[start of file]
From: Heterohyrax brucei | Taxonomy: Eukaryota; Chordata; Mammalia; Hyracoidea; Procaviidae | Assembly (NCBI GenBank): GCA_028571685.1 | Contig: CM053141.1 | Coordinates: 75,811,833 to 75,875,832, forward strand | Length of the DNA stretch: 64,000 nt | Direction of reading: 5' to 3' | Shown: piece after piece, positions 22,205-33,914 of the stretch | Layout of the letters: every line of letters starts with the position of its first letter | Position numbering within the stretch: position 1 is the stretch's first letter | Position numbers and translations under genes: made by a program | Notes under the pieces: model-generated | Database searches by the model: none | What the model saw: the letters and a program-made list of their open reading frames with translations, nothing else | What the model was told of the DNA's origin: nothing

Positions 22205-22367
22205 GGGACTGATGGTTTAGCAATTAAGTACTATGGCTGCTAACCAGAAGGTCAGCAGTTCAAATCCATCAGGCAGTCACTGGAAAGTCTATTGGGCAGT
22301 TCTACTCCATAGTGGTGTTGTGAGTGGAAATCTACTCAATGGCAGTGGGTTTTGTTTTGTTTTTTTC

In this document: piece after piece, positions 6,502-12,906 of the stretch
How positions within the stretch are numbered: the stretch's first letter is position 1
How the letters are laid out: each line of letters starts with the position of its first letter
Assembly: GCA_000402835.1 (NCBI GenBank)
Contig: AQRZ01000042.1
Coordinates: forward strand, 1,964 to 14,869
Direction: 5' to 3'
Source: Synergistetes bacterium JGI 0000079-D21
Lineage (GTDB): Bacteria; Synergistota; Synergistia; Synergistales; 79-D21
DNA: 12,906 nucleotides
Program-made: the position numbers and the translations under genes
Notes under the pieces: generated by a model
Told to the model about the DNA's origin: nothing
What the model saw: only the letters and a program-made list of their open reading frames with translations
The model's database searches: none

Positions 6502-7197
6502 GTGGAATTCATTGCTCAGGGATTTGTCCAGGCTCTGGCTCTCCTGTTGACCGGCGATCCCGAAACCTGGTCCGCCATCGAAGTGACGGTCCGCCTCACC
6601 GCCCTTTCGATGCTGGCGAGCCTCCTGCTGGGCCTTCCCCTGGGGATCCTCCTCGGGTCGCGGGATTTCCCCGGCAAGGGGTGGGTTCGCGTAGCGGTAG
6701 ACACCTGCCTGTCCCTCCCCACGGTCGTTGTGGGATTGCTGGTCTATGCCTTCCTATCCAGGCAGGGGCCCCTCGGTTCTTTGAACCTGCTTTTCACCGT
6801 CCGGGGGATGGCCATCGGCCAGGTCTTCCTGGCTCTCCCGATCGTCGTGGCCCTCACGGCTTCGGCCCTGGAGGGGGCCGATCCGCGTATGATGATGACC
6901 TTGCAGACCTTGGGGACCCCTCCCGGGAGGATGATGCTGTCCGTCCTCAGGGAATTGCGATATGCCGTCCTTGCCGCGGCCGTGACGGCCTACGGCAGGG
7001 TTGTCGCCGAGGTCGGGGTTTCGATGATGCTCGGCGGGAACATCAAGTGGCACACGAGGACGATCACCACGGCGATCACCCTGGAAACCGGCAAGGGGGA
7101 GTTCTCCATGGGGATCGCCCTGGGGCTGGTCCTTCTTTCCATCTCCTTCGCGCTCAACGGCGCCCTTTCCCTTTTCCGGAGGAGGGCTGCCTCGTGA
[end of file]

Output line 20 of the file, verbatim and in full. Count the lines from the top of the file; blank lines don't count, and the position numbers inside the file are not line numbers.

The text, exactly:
Positions 6502-7197